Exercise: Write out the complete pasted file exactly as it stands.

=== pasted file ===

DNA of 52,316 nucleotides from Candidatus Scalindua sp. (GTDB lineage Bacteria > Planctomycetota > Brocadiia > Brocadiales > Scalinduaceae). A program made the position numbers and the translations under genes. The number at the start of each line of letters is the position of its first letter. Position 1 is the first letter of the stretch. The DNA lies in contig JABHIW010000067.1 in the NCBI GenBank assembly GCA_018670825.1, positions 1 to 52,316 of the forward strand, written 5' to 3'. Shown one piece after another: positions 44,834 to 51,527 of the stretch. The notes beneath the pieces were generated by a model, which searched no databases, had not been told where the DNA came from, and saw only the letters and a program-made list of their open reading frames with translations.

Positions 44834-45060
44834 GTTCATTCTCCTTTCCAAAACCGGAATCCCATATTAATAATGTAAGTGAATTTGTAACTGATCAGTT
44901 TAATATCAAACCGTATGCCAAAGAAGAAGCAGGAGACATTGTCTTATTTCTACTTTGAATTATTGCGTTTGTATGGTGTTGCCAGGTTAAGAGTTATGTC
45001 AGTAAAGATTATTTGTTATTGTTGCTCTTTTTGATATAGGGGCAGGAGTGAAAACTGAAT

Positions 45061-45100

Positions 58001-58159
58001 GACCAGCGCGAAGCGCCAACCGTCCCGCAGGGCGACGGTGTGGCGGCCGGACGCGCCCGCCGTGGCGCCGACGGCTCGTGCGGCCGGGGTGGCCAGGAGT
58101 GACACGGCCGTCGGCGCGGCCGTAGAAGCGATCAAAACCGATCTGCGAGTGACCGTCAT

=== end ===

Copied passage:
DNA of 52,316 nucleotides from Candidatus Scalindua sp. (GTDB lineage Bacteria > Planctomycetota > Brocadiia > Brocadiales > Scalinduaceae). A program made the position numbers and the translations under genes. The number at the start of each line of letters is the position of its first letter. Position 1 is the first letter of the stretch. The DNA lies in contig JABHIW010000067.1 in the NCBI GenBank assembly GCA_018670825.1, positions 1 to 52,316 of the forward strand, written 5' to 3'. Shown one piece after another: positions 44,834 to 51,527 of the stretch. The notes beneath the pieces were generated by a model, which searched no databases, had not been told where the DNA came from, and saw only the letters and a program-made list of their open reading frames with translations.

Positions 44834-45060
44834 GTTCATTCTCCTTTCCAAAACCGGAATCCCATATTAATAATGTAAGTGAATTTGTAACTGATCAGTT
44901 TAATATCAAACCGTATGCCAAAGAAGAAGCAGGAGACATTGTCTTATTTCTACTTTGAATTATTGCGTTTGTATGGTGTTGCCAGGTTAAGAGTTATGTC
45001 AGTAAAGATTATTTGTTATTGTTGCTCTTTTTGATATAGGGGCAGGAGTGAAAACTGAAT

Positions 45061-45100

Positions 58001-58159
58001 GACCAGCGCGAAGCGCCAACCGTCCCGCAGGGCGACGGTGTGGCGGCCGGACGCGCCCGCCGTGGCGCCGACGGCTCGTGCGGCCGGGGTGGCCAGGAGT
58101 GACACGGCCGTCGGCGCGGCCGTAGAAGCGATCAAAACCGATCTGCGAGTGACCGTCAT